Keep your refrigerator set to a temperature range between 35 and 40 degrees Fahrenheit. Your freezer shouldn’t be any warmer than 10 degrees Fahrenheit.
Most modern full-size refrigerators give you good control over the thermostat for both the refrigerator and the freezer. If you’re renting or live in a small house, you may have a smaller, apartment-size unit with fewer or less-flexible temperature settings. Go with the middle setting in these cases, and be sure to keep the fridge and freezer well stocked to prevent uneven temperatures inside.
4. Make sure the vents aren’t blocked.
Both your refrigerator and freezer have air vents — usually in the back and near the top shelf — to circulate cooled air. Be sure to keep those vents clear of any food items or packages. Stacking items in front of the air vents will prevent cold air from circulating efficiently through the fridge and freezer.
If you find the vents in your freezer getting blocked on a regular basis (and rest assured, you aren’t alone), consider investing in some simple shelves or clear bins. These items will help you organize your freezer, which will keep the airflow in both your freezer and refrigerator more efficient. As a bonus, you’ll likely waste less food.
5. Vacuum underneath and behind the fridge.
The dust, dirt and debris that result from the everyday running of a household can accumulate underneath and behind the refrigerator. And because a refrigerator’s motor and compressor are located either at the bottom or the back side of the unit, this accumulation of debris can lead to some problems.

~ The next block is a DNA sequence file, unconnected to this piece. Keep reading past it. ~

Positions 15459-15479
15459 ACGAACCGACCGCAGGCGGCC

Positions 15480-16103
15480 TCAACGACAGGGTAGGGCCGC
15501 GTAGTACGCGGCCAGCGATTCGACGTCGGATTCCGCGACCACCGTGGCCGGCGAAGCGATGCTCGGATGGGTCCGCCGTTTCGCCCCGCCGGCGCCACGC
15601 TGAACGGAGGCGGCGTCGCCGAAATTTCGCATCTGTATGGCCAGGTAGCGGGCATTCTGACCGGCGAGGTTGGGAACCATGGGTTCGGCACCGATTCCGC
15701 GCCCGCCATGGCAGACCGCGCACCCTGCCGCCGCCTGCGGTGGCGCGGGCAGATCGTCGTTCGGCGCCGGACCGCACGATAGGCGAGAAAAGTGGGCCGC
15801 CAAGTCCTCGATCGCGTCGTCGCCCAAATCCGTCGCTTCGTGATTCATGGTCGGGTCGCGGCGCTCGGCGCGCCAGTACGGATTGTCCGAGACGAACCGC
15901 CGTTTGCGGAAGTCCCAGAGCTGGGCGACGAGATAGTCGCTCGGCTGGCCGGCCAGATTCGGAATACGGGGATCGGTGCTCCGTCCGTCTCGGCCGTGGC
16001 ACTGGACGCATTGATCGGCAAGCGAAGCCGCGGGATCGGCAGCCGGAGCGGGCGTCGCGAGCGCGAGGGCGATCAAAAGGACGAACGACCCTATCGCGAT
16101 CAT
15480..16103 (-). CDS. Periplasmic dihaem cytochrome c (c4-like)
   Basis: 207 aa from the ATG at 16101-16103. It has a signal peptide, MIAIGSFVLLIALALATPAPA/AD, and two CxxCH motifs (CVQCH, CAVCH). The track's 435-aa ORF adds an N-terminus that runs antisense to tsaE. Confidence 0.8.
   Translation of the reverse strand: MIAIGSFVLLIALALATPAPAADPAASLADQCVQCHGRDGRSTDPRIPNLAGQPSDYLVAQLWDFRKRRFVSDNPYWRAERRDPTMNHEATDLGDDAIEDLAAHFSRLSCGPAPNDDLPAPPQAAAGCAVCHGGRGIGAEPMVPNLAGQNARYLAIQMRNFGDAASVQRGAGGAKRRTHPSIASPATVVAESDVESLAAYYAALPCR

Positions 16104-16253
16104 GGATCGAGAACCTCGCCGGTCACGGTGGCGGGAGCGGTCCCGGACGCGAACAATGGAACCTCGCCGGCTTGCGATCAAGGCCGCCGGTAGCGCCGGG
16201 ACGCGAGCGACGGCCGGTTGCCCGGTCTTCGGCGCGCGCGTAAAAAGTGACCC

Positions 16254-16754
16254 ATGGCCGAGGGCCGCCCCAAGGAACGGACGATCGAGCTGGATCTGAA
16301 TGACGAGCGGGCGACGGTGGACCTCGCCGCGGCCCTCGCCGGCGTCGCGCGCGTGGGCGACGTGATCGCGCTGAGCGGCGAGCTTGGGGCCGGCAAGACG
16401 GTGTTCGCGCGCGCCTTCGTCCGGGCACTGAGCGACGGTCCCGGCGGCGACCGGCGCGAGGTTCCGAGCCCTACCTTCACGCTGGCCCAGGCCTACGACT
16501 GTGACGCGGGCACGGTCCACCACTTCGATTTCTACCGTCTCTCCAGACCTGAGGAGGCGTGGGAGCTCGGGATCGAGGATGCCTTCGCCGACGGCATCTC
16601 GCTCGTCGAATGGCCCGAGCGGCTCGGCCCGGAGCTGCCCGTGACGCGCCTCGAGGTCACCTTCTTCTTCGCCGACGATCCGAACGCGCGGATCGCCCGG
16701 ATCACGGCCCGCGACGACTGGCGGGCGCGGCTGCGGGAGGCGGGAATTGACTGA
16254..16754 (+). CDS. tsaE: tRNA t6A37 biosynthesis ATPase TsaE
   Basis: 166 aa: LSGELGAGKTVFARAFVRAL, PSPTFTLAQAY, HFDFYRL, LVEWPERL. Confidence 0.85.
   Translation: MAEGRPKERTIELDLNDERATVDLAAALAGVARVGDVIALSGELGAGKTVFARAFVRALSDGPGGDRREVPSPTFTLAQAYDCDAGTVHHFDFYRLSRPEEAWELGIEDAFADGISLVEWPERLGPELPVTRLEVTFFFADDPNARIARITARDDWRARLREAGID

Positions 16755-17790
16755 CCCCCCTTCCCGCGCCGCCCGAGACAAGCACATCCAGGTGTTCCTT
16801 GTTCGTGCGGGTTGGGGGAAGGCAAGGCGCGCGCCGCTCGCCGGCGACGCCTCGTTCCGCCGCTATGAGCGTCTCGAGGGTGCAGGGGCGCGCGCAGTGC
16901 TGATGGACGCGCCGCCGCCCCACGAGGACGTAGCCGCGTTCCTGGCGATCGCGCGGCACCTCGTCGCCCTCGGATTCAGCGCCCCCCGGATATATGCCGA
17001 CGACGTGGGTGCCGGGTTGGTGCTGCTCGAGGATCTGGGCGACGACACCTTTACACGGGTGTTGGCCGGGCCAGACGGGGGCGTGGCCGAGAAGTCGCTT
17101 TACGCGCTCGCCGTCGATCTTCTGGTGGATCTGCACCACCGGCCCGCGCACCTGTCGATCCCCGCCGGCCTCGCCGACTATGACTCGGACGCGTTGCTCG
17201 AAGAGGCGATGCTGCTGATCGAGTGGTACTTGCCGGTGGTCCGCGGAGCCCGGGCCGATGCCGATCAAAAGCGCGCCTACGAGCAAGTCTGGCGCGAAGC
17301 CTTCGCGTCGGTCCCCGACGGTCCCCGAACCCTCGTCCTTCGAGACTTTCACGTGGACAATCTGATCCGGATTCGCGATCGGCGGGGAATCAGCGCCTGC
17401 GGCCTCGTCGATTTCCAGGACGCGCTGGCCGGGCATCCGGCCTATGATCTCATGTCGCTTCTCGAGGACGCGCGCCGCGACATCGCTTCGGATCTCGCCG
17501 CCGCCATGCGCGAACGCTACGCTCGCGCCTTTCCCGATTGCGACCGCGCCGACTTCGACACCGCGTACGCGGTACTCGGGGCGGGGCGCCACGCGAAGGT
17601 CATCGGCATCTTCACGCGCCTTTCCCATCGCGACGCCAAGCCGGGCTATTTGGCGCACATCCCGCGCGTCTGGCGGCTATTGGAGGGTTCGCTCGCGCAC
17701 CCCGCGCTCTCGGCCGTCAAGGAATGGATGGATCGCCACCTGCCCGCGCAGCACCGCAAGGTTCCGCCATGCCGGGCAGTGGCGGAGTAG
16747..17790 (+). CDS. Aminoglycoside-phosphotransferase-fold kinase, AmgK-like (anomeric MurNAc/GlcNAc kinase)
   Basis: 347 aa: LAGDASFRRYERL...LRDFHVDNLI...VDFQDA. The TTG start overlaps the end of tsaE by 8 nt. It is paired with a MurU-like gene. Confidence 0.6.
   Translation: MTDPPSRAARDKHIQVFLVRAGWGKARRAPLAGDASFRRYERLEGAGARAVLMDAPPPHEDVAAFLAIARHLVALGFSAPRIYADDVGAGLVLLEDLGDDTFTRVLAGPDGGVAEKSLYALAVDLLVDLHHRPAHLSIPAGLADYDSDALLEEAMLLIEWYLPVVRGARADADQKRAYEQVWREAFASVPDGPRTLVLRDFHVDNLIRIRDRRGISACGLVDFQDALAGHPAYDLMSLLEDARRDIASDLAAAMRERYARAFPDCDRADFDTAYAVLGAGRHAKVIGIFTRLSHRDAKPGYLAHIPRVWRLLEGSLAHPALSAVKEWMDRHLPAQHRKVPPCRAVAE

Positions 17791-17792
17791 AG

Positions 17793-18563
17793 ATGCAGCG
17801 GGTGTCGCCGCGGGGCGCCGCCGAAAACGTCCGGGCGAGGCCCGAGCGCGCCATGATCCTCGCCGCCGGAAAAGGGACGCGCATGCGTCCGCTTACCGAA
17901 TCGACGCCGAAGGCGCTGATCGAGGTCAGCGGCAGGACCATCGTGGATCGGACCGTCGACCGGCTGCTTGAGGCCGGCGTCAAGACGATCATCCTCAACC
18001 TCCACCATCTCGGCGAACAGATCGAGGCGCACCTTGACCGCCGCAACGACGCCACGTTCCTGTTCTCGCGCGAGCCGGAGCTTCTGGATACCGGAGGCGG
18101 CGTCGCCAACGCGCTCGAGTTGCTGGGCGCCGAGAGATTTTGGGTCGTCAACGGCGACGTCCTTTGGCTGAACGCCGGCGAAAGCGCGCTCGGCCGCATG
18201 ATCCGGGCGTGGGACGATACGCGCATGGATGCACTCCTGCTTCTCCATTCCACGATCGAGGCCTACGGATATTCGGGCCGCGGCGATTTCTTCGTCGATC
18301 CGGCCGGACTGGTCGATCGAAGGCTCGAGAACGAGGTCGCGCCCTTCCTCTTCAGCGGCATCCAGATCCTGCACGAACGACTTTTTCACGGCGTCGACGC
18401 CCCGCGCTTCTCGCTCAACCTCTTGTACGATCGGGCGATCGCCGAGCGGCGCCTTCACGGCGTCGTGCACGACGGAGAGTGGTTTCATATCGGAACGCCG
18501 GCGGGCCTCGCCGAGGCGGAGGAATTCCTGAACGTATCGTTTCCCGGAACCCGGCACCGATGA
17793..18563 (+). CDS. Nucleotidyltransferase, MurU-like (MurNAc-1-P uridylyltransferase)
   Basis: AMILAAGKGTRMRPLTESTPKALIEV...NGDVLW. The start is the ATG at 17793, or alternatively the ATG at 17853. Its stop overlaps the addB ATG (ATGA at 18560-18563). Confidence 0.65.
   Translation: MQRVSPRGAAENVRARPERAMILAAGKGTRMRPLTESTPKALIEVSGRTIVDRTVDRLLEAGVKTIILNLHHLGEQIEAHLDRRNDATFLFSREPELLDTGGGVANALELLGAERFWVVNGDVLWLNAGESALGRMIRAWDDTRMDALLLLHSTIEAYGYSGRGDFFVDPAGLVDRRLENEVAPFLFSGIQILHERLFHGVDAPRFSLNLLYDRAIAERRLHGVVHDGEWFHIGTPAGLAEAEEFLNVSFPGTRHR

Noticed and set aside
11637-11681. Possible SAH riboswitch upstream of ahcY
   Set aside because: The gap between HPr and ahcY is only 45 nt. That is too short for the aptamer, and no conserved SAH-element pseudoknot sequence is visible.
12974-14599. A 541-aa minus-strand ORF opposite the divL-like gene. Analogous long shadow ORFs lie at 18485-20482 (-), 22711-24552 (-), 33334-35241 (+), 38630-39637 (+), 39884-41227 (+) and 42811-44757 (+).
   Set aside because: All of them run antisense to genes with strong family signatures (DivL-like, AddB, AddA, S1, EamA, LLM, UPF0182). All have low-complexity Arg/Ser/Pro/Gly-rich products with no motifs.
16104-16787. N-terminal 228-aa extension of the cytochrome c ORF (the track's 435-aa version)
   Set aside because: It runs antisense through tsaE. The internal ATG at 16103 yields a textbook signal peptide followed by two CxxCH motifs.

A dust- and dirt-covered motor, evaporator coil and condenser coil can’t function efficiently. And when your refrigerator can’t do its job very well — or it has to work harder than usual to do its job — your energy bills will rise, and you might find yourself refrigerator shopping earlier than you anticipated.
Vacuum around the refrigerator every time you clean the rest of the house. This is especially important if your family includes furry, four-legged children. Periodically (once per quarter is a good rule of thumb), slide your refrigerator away from the wall and vacuum the coil.
If you’re comfortable doing so, you can remove the grille on the bottom or back of your refrigerator to access and clean the condenser fan. This is easier than you might think, and it’s a simple way to keep your fridge and freezer functioning efficiently.
An important safety note: Always shut off power to the refrigerator before removing the grille, cleaning the coils or handling any other maintenance.
Our ancestors managed just fine without refrigerators, but most of us living in today’s world would be hard-pressed to go longer than a day or two without such a convenience. (Whether that’s a good thing or a bad thing is a more involved discussion for another time!) T
he bottom line is that when you buy a refrigerator, your goal is for it to last a long time. All major appliances require some level of maintenance over the years, and basic refrigerator maintenance happens to be something you can do yourself without much hassle.
At Cinch Home Services, we take a lot of pride in bringing you tips and tricks to make your life at home easier. Let’s stay in touch! Subscribe to our newsletter for more home-related insight and helpful information.
The information in this article is intended to provide guidance on the proper maintenance and care of systems and appliances in the home. Not all of the topics mentioned are covered by our home warranty or maintenance plans. Please review your home warranty contract carefully to understand your coverage.